Thursday, February 19, 2009

Interview Tips

Over the past couple of weeks I have been very fortunate to have been entrusted by the Braves to do some initial screening interviews for the job I held last summer, the Braves Around Town external marketing street team. I have heard some unreal responses to the questions I was asking and I figured that I would pass along some of the insight that this experience has given to me.

First, the way to express that you want a job in baseball is to explain that you wish to make a career in the field. I am guilty of saying that I am a fan of the game or that I am passionate about the sport, because that is true, but that response is truly a dime a dozen. Everyone applying for a job in baseball is a fan of the sport or knows something about it. Those who specifically state that they wish to make a career are absolutely making it know that they are serious about working in sports and immediately show a more professional side. From the interviewee's that I spoke with that shared this desire to make a career in sports, I believe that all were offered the position. The way that you state your purpose is certainly important and I have already changed the way I speak about my career aspirations. This may be one of the most important lessons that I learned through my first month at work.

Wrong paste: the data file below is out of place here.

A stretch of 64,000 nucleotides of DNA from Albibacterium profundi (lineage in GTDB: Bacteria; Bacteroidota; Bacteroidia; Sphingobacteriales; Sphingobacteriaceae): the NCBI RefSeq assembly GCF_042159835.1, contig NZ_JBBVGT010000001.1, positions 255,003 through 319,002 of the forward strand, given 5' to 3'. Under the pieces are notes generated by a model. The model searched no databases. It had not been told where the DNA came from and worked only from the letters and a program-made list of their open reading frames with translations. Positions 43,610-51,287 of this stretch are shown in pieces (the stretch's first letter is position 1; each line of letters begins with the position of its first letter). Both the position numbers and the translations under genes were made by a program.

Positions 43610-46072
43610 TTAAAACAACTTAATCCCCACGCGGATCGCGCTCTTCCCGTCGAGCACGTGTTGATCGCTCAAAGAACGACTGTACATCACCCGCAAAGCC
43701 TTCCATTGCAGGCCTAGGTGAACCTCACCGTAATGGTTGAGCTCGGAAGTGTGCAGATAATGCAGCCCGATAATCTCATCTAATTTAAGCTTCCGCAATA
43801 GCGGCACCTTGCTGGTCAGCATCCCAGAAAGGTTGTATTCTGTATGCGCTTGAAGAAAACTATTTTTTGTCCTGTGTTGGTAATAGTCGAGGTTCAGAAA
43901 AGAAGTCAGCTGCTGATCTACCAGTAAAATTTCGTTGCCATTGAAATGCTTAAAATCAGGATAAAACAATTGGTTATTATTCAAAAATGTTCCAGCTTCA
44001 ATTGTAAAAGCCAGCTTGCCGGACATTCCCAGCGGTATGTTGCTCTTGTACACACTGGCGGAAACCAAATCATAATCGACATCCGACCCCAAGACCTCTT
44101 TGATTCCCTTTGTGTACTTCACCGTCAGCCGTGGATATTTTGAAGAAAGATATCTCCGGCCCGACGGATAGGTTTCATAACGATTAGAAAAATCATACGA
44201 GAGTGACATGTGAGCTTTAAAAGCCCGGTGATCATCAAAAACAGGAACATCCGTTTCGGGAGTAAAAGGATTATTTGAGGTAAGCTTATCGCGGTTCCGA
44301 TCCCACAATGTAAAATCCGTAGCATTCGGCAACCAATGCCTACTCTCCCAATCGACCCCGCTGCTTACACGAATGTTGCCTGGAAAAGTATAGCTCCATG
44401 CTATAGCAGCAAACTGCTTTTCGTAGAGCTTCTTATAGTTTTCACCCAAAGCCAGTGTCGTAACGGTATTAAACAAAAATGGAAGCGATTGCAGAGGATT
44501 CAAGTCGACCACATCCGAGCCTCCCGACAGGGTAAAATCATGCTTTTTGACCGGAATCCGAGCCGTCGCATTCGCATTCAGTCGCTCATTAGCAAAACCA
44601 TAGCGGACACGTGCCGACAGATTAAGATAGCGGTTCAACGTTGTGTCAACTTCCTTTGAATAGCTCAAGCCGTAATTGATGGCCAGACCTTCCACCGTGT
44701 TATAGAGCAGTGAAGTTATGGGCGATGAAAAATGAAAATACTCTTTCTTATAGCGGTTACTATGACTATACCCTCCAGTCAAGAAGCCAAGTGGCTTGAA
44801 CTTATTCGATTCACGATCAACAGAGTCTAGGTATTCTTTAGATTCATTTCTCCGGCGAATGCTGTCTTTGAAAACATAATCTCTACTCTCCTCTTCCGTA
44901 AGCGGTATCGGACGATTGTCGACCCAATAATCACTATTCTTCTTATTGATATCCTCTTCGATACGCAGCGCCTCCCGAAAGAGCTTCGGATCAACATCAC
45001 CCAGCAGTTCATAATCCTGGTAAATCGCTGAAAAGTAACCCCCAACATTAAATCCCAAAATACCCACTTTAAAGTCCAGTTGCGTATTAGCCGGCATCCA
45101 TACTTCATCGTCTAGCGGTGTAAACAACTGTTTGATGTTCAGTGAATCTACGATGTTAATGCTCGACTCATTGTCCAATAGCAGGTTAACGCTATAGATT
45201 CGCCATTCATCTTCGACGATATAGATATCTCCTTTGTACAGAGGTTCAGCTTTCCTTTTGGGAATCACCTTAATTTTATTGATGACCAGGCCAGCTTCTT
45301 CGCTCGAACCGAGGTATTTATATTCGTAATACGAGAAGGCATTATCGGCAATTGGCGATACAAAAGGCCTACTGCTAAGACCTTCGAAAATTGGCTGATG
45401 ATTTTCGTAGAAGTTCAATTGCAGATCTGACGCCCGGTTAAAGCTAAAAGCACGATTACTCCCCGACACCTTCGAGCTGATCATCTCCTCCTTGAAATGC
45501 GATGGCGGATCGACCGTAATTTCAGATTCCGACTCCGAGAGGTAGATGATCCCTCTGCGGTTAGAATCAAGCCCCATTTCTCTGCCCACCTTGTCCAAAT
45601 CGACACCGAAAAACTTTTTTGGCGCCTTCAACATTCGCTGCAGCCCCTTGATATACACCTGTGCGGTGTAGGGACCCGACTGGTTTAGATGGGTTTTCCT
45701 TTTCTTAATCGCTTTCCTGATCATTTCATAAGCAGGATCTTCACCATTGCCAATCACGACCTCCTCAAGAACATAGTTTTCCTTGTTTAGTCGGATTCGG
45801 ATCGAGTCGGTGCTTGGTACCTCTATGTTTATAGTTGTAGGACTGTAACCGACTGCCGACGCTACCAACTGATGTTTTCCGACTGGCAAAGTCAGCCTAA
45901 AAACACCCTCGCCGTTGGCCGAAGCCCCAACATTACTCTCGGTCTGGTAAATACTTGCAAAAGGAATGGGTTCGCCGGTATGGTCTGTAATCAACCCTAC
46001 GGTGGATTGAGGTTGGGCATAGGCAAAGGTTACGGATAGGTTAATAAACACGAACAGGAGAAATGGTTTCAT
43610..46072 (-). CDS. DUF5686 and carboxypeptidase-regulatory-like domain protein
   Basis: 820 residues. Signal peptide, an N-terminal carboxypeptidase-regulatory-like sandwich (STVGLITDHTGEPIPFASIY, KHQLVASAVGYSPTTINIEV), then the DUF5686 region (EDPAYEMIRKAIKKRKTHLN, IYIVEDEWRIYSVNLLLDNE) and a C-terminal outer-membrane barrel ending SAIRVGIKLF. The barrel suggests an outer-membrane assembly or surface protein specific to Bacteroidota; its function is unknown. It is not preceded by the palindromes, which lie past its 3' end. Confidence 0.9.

Next, I have realized through these interviews and in discussions with full-time staff that baseball is entertainment for many, but it is more importantly a business. Having experienced nothing but the entertainment side of the industry up until the past three weeks, I was easily distracted from the fact that inside the office, the baseball industry is not unlike that of any other industry, with our product being ticket sales. Everything returns to ticket sales and realizing this is incredibly important. Part of interviewing for a position that I feel is necessary is to have a working knowledge of what you are applying for. When I had to take five minutes here and there to explain that this job has no player interaction or limited game day responsibilities when a clear description has been posted online, I have to think that the only reason why there is a resume on my desk is because the job seeker is dreaming of hanging out with players or watching the games for free. Knowing that even entry level positions such as these all relate back to the business functions of the team is necessary. Applicants that did not understand the position prior to the interview or that baseball is a business struggled in this process.